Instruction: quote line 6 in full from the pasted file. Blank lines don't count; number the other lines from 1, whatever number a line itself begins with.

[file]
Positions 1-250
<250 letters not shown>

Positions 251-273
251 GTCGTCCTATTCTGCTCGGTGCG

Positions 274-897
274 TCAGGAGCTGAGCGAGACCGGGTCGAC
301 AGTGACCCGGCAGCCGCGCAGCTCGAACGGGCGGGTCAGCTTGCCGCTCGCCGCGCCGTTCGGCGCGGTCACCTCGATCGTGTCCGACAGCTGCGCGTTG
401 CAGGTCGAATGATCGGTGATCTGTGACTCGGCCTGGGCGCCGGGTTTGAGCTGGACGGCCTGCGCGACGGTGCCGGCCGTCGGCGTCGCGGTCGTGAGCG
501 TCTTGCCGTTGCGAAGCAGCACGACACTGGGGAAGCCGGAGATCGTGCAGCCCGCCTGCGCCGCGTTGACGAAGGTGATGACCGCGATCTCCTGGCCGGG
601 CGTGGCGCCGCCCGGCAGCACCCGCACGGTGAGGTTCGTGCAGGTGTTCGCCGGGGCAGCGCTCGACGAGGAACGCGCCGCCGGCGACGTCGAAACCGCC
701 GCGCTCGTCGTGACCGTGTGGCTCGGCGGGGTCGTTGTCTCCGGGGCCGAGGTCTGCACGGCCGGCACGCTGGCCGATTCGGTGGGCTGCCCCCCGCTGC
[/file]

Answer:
274 TCAGGAGCTGAGCGAGACCGGGTCGAC